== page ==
And . . . are environmentalists so very dangerous that G4S had to deploy Ghurkas ‚Äî battle-hardened in Iraq and Afghanistan ‚Äî to protect ‘sensitive utilities’ ahead of last year’s London Climate Camp? Were they serious? Or was that a sales-boosting stunt?
G4S has even got a ‘police business unit’, whose managing director said late last year: ‘We have a team of 30 of our guys in one force on a major investigation right now, practically doing all of the roles except that of the senior investigating officer.’
Does that make us feel secure? Or would we rather have real police officers, trained for public service?
G4S isn’t the only gigantic security company doing surprising things.
There’s Serco, ‘Bringing Services to Life’ and misery to thousands of children who have passed through the company’s Yarl’s Wood detention centre in Bedfordshire.
Business is brilliant. Shortly after celebrating record annual results ‚Äî profits up 30 per cent to £177 million ‚Äî chief executive Chris Hyman ( £3,233 every day) spent one recent bright spring day down at Silverstone, test-driving his team’s Ferrari F430 ahead of the new racing season.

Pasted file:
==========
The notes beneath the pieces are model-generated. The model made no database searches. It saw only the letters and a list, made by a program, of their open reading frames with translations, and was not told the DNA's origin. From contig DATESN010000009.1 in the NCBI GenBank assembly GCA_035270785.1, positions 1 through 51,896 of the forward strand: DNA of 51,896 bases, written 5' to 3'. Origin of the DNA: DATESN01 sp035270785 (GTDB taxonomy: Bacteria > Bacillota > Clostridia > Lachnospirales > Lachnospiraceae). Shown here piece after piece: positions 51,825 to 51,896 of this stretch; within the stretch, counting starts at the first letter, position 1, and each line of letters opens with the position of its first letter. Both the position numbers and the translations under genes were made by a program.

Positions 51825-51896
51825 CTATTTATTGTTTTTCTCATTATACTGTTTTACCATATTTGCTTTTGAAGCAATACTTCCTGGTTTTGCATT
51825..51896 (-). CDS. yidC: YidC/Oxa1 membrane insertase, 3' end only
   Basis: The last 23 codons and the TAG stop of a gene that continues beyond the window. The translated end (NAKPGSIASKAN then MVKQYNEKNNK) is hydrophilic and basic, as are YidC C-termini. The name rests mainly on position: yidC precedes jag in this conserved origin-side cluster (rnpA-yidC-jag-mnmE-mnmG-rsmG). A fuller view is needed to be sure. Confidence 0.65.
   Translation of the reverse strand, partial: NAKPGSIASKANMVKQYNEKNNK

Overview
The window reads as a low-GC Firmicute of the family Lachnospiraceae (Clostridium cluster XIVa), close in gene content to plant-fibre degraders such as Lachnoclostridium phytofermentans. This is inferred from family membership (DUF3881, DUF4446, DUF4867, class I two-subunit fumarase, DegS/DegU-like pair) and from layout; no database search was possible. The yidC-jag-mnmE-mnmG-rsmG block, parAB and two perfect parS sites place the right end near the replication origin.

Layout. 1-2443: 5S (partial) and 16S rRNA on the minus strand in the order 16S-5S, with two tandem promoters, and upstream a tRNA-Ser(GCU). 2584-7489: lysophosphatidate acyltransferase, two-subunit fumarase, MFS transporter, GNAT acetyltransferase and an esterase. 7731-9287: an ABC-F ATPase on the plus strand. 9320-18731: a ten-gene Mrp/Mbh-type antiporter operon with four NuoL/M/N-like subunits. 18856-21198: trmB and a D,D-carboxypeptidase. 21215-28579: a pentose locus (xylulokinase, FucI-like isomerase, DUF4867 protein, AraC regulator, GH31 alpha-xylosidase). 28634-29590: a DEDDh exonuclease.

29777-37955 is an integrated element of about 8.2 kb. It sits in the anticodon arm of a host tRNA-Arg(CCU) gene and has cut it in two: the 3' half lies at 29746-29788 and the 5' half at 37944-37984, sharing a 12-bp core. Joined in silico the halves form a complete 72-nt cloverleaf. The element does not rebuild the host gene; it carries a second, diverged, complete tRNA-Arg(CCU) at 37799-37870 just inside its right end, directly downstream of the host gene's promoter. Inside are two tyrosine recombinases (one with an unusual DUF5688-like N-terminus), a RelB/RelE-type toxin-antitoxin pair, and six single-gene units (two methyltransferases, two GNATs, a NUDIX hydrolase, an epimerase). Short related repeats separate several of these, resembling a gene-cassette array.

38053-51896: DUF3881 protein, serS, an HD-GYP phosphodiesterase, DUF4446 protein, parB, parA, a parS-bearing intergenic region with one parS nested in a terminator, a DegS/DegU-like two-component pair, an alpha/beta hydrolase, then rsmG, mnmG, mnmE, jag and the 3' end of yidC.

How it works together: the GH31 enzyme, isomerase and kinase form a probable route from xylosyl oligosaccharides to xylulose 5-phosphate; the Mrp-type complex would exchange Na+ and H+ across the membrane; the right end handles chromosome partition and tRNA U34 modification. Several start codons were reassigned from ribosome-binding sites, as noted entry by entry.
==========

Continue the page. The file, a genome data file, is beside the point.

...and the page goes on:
Besides locking up asylum seekers ‘with respect and understanding’, Serco brings its ‘deep public service ethos’ and ‘commercial know-how’ to defence, transport, civil government, science, the private sector and, with rising excitement, education and the NHS.
They have got an awful lot under corporate control.
Serco trains RAF helicopter crews, helps run the National Nuclear Laboratory and the Atomic Weapons Establishment.